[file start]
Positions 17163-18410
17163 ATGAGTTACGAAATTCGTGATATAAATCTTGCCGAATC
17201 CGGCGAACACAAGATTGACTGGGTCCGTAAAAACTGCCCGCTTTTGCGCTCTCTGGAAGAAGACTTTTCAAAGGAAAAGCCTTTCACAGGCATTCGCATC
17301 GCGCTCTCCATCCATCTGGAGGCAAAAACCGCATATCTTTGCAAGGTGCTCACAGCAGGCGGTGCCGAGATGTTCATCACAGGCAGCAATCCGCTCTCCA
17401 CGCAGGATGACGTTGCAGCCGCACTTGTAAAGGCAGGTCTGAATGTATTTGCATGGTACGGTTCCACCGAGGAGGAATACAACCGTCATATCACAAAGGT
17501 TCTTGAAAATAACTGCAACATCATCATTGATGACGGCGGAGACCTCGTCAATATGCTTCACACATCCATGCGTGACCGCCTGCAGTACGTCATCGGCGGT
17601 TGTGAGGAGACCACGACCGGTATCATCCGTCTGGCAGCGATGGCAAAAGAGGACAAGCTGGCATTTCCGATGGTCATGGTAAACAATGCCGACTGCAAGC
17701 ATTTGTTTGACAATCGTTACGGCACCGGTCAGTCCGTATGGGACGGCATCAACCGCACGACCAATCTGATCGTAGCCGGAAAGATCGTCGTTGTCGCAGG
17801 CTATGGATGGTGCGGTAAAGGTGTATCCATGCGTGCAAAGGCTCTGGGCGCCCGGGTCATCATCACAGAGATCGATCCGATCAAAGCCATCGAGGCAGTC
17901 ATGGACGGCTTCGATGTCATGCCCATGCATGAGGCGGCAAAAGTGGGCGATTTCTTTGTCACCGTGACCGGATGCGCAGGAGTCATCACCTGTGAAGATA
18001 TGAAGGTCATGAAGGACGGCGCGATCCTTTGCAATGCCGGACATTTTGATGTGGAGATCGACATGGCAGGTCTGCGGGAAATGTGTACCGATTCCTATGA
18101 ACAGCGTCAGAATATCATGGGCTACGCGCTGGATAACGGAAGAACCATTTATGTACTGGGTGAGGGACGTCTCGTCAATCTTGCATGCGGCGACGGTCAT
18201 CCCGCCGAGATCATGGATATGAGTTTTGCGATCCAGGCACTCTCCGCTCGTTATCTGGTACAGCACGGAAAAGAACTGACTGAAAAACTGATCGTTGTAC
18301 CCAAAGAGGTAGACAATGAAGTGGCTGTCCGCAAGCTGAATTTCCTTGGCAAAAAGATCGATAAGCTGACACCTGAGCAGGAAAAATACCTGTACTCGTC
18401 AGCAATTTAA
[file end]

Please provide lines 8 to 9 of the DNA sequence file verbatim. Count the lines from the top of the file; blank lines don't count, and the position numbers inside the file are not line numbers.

17701 ATTTGTTTGACAATCGTTACGGCACCGGTCAGTCCGTATGGGACGGCATCAACCGCACGACCAATCTGATCGTAGCCGGAAAGATCGTCGTTGTCGCAGG
17801 CTATGGATGGTGCGGTAAAGGTGTATCCATGCGTGCAAAGGCTCTGGGCGCCCGGGTCATCATCACAGAGATCGATCCGATCAAAGCCATCGAGGCAGTC